30 August 2011

Scene of the Crime

Over the past few days, if I've wished it once, I've wished a hundred times that I had gone back and taken a photo of the site where I went off the bike last Thursday morning in Fresnay-sur-Sarthe. 

Did I just get distracted and tired, fall asleep at the switch for a minute, or was it really a treacherous site?

Today, I thought I would try to pinpoint the spot using Google Maps and, surprise, surprise, there is actually a "street view" photo of the very site.

The obstacle that I hit felt like a "low curb" stretching out directly into the street for some unknown reason ... and it was. 

You can see it just past the pedestrian walkway, after the "Renault Agence LaLouette" storefront and before the Funeraires (grave tombs) shop on the right hand side.  There really is no warning, a sudden end to a lane (which is really a series of parking spaces -- marked only by the yellow line that was not visible at night), an odd sharp protrusion that is difficult to see even in daylight.  I really did go over it, blow out both tires, go sliding onto the lighter stone area past the crosswalk that marked the right edge of the street ... and beyond that, to come to rest at one of the set of marble gravestones.  How appropriate a resting place!

View Larger Map

Of course, fatigue and darkness had a role in this, but at least I can stop wondering if I imagined it.

3 comments:

Manfred von Holstein said...

Yes, very clear, though I had imagined it to be higher. It seems sufficiently low for a car to be able to roll over it, at least at low speed.

What did you do after the fall? Was there any help available?

TOM said...

Looks like a nasty trap, a conspiracy...on the opposite side of the grave tomb dealer is a day & night ambulance dealership!!

David L. said...

Thanks, Manfred and TOM. Yes, it is a grave tomb dealer -- perhaps trying to create some business by laying out the marble as close as possible to the sidewalk area on the right hand curve. Either he gets you, or if you live then the ambulance across the street does so.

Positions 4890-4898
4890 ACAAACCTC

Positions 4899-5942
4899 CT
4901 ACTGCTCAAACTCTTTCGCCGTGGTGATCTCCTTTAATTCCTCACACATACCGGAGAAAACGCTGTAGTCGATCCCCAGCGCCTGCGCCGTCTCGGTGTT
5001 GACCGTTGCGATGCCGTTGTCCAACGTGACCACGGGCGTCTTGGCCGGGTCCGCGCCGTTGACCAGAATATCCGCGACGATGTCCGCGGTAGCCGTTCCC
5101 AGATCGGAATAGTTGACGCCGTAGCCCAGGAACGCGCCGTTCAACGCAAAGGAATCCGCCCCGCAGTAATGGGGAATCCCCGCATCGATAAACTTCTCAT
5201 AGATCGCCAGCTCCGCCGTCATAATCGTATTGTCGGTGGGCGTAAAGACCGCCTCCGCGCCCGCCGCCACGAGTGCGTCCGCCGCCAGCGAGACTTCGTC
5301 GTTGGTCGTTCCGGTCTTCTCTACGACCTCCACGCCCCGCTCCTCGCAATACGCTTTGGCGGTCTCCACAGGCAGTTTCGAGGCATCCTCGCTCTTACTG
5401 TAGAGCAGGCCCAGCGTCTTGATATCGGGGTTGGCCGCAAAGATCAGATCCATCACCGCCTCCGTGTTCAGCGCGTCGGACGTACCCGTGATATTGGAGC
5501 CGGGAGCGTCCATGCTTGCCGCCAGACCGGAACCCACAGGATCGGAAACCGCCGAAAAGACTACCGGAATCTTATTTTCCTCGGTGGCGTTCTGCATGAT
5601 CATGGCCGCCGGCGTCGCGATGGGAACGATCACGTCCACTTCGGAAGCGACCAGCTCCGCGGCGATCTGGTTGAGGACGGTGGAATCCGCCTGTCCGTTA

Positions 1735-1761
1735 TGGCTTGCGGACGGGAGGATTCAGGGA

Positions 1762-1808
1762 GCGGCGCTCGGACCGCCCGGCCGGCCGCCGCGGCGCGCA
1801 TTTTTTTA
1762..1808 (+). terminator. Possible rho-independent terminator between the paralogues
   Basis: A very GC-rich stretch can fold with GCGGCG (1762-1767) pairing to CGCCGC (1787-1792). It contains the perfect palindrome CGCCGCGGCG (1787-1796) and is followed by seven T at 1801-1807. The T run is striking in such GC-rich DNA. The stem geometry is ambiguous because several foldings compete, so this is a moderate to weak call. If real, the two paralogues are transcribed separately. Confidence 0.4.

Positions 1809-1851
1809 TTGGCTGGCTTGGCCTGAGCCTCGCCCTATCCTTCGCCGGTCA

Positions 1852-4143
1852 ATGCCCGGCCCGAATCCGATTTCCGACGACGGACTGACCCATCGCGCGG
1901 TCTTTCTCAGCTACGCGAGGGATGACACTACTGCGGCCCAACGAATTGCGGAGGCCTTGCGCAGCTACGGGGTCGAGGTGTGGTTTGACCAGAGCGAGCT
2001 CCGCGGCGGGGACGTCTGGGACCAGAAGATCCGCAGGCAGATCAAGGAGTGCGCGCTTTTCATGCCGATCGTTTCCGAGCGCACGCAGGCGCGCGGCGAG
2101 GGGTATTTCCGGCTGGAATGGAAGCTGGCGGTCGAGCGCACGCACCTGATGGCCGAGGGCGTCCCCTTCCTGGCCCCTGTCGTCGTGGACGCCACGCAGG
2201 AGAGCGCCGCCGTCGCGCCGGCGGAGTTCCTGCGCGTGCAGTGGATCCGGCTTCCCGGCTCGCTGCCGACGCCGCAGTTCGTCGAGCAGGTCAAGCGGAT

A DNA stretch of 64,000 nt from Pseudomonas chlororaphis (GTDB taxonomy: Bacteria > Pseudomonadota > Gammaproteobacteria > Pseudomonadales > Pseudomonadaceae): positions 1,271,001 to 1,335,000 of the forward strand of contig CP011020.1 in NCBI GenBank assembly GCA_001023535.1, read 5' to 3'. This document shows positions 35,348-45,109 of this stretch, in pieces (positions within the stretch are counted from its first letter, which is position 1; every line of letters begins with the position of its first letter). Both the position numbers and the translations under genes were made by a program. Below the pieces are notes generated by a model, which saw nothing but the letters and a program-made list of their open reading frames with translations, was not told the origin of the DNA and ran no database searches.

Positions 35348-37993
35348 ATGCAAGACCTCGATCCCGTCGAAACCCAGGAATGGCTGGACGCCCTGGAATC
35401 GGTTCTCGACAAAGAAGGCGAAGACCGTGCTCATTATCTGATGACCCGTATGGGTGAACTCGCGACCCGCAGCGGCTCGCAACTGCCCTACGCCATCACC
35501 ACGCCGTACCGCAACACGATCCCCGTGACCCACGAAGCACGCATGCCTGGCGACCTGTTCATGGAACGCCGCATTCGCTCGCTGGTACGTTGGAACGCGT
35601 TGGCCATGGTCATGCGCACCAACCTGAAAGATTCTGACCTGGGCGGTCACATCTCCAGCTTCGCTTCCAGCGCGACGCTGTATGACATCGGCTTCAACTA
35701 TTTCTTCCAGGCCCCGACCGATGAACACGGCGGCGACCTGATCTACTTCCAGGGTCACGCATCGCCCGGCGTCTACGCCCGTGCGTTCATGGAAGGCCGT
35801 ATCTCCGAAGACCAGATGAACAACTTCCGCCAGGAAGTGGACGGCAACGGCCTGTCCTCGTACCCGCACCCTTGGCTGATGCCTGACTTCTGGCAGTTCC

But this being France, they do not accept business late at night.

Manfred: Sorry if this was not clear somewhere else. This is what happened: the rider immediately behind me stopped, as did a local man (20ish) walking his dog. As soon as they ascertained that I was okay, I called the next Control and (through a translator) was told to wait for some instructions. I did not call the number for the "Protection Civile" ambulance since I did not need immediate medical attention. The local was going to let me wait in his house to keep warm, but we found a race official a few hundred meters up the road, steering traffic at the sharp left turn/corner where Rte 15 and Rte 310 meet. He told me to wait in the "Au Bon Coin" bar/tabac that was open all night ... and already had a rider sleeping on a bench in the back, while locals were playing billiards. I could at least clean out the road rash wounds in their bathroom sink.

They were telling me that I could get a bus to Le Mans and then a train from there in the morning ... but within 30 minutes a van showed up to take me and my bicycle back to the Control point at Villaines. The soigneur onsite disinfected my road rash, I slept in the normal rider "dormitory" with a few others, and the Control town had ordered a bus for 8AM ... which arrived to pick us up before 9AM. The bus was probably 2/3 full of riders who had had mechanical or physical problems or just given up, and eventually took us back to the start/finish in St. Quentin, where I stopped by the medical tent for some better bandages/cleaning. I replaced my tire tubes and could at least roll slowly with 60% of my handlebar back to my hotel a few kms away.